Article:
Big Jay McNeely - Just Crazy - There's a lot of great material on Big Jay in Central Avenue Sounds. He was (like all the jazzbos coming out of Watts at the time) classically trained, and according to all who heard him a pretty good bebop player, but when he recorded his first record ("Deacon Hop"), a raunchy r&b instrumental, he cleared all training and technique from his mind and just started wailing. He goes even further out on this one, which sounds almost like Albert Ayler or something.

Myron Lee - Homicide - This is one of the best rockabilly records I've ever heard, not least for that nasty sax.

Ronnie Lee Dawson - Action Packed - Ya hear me? I said ACTION PACKED!

The Surfaris - Bombora! - This surf instrumental rocks so hard that I have a hard time believing it's a vintage 60's tune, and not some 90's surf-punk band like Man...Or Astroman? or, uh, The Bomboras.



The Pleasure Seekers - What a Way to Die - Absolutely brilliant girls-in-the-garage rocker out of Motor City featuring the Quatro sisters. That's Suzi Quatro, and her three sisters, one of whom is Sherilynn Fenn's mama. You can find this on the great comp Friday Night at the Hide Out.

Thee Midniters - Jump, Jive and Harmonize - I never even heard of this East L.A. band until I moved here, but they have a huge following out here. Generally, they seem to be more loved for soul tunes like "Chicano Power" than their killer garage rock like this song and "Whittier Boulevard," but this has got to be one of the hottest rockers of the era.

Marvin Holmes and the Uptights - Ride Your Mule - The next three songs can all be found at the above link. I came upon them all simultaneously when I discovered Soul Sides, one of the original mp3 blogs. I probably have plenty of hard funk songs that are better than this one from the blogosphere, but I like these three tunes together. Listen to how tight the band is, especially in that drum break!

Albert Collins - Do the Sissy - A lot of these songs I lost when my computer crashed, and went back and recovered them from CD-R's I had burned. Thus, I was surprised when I looked this up to find that it was by blues guitarist Albert Collins. A great Meters style funk song, but the polyrhythmic tension is even tighter here than on any Meters record!

The Nite Liters - Afro Strut - The title says it all. Can't you just see Freddie "Boom-Boom" Washington struttin' down the halls of Cooley High in slo-mo while working his blow-out comb?

Jimmy Rogers (?) - Sloppy Drunk - I'm actually not positive that this is Jimmy Rogers (I know there are several versions of this song), but when I searched for the song, I found this rather amazing post on Locust St., which I think is the source. Locust St. was, I've always said, the best mp3 blog out there, and the epitome of what a good mp3 blog should look like: Chris posted an ecclectic array of very obscure songs, with extensive (and very good) writing to give context to the music. This is the kind of thing that should be encouraged, or at least tolerated, by copyright holders, so it's all the more depressing that he had to call it quits. He's now attempting to blog about every song David Bowie ever wrote, recorded or performed.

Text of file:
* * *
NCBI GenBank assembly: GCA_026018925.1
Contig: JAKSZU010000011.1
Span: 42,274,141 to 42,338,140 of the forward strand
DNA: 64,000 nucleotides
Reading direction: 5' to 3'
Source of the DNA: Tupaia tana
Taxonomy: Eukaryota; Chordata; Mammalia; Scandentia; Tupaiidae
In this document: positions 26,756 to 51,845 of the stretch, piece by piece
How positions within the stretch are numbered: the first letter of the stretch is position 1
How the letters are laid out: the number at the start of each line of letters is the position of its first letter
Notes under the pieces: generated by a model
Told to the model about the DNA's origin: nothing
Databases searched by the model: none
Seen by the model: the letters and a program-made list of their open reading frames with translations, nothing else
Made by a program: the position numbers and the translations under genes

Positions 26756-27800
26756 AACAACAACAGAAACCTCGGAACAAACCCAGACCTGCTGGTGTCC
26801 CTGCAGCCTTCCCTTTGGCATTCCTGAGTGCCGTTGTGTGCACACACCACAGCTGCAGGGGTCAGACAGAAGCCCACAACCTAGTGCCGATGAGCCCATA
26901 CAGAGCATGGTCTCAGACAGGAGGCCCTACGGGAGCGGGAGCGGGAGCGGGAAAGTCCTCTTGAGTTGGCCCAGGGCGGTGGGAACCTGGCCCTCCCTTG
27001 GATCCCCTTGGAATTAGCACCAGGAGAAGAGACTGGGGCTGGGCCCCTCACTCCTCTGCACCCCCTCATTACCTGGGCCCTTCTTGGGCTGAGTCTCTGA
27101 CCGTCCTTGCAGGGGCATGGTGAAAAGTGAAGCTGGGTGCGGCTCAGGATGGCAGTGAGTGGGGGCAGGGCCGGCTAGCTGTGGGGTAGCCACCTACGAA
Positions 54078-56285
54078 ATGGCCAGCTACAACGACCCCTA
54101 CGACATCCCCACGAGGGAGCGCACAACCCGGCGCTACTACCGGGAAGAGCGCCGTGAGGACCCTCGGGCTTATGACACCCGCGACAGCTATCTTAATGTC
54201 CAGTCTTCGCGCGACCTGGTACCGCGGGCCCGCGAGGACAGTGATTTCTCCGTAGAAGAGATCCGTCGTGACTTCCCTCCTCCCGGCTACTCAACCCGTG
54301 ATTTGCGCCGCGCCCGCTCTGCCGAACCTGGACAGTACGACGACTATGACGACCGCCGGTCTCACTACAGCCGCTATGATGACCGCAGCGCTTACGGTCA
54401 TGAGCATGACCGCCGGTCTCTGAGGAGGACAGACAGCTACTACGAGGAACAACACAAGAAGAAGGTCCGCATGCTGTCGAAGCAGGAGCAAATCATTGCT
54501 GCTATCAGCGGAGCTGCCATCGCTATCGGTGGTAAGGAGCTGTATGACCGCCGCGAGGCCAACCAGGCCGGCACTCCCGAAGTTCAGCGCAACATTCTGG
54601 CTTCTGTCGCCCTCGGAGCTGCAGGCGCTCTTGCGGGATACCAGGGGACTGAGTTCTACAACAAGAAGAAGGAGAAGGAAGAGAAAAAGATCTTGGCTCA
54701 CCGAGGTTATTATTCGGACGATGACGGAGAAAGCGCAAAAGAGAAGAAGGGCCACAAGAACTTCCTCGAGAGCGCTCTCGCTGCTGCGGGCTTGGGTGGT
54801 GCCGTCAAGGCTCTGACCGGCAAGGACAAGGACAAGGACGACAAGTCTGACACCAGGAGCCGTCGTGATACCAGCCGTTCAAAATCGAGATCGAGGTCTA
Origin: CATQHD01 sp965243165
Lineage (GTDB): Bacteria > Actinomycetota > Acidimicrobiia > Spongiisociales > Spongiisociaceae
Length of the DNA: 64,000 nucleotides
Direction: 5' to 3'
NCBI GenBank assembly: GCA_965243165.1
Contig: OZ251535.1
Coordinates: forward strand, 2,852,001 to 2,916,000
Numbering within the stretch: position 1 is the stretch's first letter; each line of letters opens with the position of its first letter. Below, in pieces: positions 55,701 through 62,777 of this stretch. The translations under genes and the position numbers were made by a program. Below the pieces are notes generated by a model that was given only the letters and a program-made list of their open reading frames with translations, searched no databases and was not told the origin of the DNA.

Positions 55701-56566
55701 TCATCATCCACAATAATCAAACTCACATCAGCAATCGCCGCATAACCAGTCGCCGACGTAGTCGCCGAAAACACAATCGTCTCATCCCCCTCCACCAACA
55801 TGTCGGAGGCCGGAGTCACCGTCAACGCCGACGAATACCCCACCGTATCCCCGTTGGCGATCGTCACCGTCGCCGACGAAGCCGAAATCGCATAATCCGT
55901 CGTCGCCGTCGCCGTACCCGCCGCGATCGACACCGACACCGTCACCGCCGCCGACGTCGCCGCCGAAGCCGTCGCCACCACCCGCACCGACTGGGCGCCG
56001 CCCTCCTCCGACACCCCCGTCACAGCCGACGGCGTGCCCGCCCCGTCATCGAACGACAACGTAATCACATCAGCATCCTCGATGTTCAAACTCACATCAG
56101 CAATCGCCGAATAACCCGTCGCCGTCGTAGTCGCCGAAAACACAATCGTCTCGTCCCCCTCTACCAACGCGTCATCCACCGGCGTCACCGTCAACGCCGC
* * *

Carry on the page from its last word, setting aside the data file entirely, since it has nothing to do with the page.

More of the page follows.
Charley Jordan - Keep it Clean - The next three songs are all from the pre-war blues blog Honey, Where You Been So Long?, but I can't find the old posts. There are lots of variations of this clever tune, but Charley Jordan seems to be the originator.

Frank Stokes - Chicken You Can Roost Behind the Moon - Completely surreal blues about stealin' chickens.

Elizabeth Cotten - Oh Babe it Ain't No Lie - Man, this is some serious blues. Listen to Cotten's voice, you can hear a lifetime of hardship and misery in it (which probably brings up a lot of questions about a white listener's fetishization of black suffering, but we'll skip that for now).

Small Island Pride - Carnival Celebration - A rare entry into the gangsta calypso genre.

Butterboy - Old Aunt Dinah - A bizarre "eefing" recording that I got from Tofu Hut. Can't find the original post.

The Fendermen - Mule Skinner Blues - More eefin' on some nuts proto-rockabilly.

Ernie Cook - Shut Your Big Fat Mouth - And another great proto-rockabilly tune, with some seriously aggressive lyrics.

Lee Andrews and the Hearts - Girl Around the Corner - Great upbeat doo-wop. This song just tickles me.

The Bosstones - Mopity Mope - This one begins three a threefer of songs with wacky vocals. I was pretty sure I'd gotten this from Reverend Frost's Spread the Good Word blog, but I can't find it. Didn't realize how much that blog is represented here, though.

Claude McLin - Jambo - no idea.

Doc & the Dwellers - Oh Baby! - From the metadata, this one seems to have come from the archives of The Hound's show on WFMU. The Hound currently runs my favorite mp3 blog.

Frank Motley - New Hound Dog - This comes from a comp called Wild and Frantic, which pretty much describes the music contained therein. I don't know anything about this band (although, based on the arrangement, I would venture to guess they're from New Orleans), but this record has pretty much everything I look for in a rock n roll record: growling vocals, chaotic arrangement, insane energy and wailing horns.